SRI Education researchers are conducting an evaluation of the Pyramid Model, a three-tiered framework that supports early childhood education (ECE) teachers in preschool classrooms. The main goals of the Pyramid Model are to support ECE teachers as key figures in promoting the social-emotional skills and competence of children with and without disabilities so that all children can learn, develop, and grow in a positive and safe environment.
This 5-year project is funded by a federal Department of Education Innovation and Research (EIR) mid-phase grant to Metropolitan Nashville Public Schools. Mid-phase grants fund the implementation and rigorous evaluation of evidence-based programs to understand program impacts and how to scale them widely. In this study, SRI is focused on examining the supports and coaching that ECE teachers most need and benefit from to implement the Pyramid Model with fidelity in both preschool and kindergarten classrooms.
Practice-based coaching (PBC) is a form of professional development that uses a cyclical process to support teachers in using effective practices that lead to positive outcomes for children1 (See Figure 1). There are three components of PBC that occur within the context of a collaborative coaching partnership: shared goals and action planning, focused observation, and reflection and feedback. In partnership with the teachers, coaches are transparent about what the goals are and what the coaching process looks like as a whole. Together, the coach and teacher complete a coaching agreement that lays out each of their roles and commitments, ensuring that there is a shared understanding of what the coach is doing during classroom observations. In PBC, coaching is considered a supportive place for teachers to grow and expand their skills, separate from supervision by a principal or teacher evaluation process.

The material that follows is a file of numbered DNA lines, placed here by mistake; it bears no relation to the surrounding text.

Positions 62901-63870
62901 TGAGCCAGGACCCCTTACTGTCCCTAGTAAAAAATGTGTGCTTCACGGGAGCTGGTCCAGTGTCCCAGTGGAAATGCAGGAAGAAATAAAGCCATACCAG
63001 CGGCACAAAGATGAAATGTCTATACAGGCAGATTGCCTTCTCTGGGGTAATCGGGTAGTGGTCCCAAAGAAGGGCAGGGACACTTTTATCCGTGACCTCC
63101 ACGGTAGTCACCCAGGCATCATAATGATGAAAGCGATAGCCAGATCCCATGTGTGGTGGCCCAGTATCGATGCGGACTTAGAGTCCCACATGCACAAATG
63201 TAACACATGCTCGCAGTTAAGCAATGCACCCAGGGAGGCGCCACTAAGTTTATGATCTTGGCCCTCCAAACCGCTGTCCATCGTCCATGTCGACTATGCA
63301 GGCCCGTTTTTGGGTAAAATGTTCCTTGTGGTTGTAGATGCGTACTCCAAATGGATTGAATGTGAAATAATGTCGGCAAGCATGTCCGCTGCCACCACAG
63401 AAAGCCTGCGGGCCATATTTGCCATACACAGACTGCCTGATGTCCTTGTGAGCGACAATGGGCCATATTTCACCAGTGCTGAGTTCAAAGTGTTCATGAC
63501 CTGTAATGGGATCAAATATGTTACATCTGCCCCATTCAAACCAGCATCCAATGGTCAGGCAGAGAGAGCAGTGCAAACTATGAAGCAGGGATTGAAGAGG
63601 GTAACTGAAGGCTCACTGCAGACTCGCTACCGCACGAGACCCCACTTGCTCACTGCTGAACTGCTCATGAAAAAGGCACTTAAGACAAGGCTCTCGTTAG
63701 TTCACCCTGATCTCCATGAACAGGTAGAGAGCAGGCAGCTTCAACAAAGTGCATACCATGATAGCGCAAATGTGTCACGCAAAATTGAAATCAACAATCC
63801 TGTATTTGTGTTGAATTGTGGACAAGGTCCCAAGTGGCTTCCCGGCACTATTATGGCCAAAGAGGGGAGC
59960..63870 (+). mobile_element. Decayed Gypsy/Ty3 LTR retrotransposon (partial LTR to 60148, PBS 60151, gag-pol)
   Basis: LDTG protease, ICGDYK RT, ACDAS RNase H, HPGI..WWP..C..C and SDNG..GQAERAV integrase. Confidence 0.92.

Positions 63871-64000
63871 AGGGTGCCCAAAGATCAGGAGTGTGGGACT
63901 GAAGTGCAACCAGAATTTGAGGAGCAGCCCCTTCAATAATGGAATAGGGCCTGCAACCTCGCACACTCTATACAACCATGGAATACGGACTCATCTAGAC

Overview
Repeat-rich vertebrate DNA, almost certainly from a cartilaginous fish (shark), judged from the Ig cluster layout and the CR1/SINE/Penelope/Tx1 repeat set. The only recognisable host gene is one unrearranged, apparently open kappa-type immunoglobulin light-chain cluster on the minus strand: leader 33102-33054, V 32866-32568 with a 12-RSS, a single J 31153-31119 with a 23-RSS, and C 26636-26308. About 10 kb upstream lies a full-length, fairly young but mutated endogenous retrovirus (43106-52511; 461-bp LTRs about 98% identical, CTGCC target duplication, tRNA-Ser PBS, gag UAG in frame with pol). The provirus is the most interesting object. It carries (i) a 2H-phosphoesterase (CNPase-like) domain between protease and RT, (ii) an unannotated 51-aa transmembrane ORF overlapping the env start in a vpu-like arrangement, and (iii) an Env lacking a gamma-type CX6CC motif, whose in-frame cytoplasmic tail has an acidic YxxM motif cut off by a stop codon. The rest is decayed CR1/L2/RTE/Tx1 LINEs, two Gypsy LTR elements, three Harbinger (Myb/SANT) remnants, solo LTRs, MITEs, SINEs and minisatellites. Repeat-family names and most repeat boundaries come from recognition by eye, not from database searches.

First, teachers complete a strengths and needs assessment which then informs a goal-setting discussion with their coach. During this discussion, teachers collaborate with their coach to select their goals, create an action plan, and identify their preferred coaching strategies (e.g., modeling, focused data collection, videotaping for teacher reflections). Next, the coach completes a focused observation of the teacher’s instruction and schedules a debriefing meeting with the teacher that includes reflection, supportive feedback to recognize successful implementation of Pyramid Model practices, and constructive feedback to identify areas in need of additional support. After this discussion, the coach and teacher decide together if the current action plan has been completed or if a new action plan is needed.
In prior research studies of Pyramid Model, the developers of the intervention and PBC provided the coaching. In this project, PBC is provided by new staff, hired by the district, who either have experience coaching ECE teachers and/or experience in preschool classrooms and understand how to promote young children’s social emotional skills. Master trainers from Vanderbilt and the University of South Florida provide professional development to these local coaches and then train the coaches and teachers together on how to use the Pyramid Model strategies in their classrooms. Coaches and teachers work together through the PBC sessions over the course of the school year to support PM implementation that is individually tailored to their teaching, classroom, and students’ needs.
How do ECE teachers react and respond to this coaching model? The team spoke with participating ECE teachers and asked them how PBC compares to other coaching they have received, how PBC has supported their classroom practices, and how PBC helps them to address children’s challenging behaviors. Overall, teachers reacted quite positively to the PBC supports, as reflected in illustrative responses below.
This study has helped the team of developers, researchers, and district administrators understand how to support teachers in a way that results in sustainable change in practice. Not only did teachers perceive the coaching to be helpful, but preliminary findings also suggest that PBC led to more effective teacher practices in the classroom. In an upcoming post, we will share what SRI evaluators learned about the impact of the Pyramid Model’s on teachers’ classroom practices and children’s self-regulation, social-emotional, and academic skills. In late 2022, we also hope to share the findings from the second goal of the project – how the Pyramid Model and PBC supports can be adapted and expanded to kindergarten classrooms to support children’s transition to kindergarten and to meet the different expectations and demands of elementary classroom settings.
1 Snyder, P., Hemmeter, M.L., & Fox, L. (Eds). (2022). Essentials of practice-based coaching: Supporting effective practices in early childhood. Baltimore: Brookes.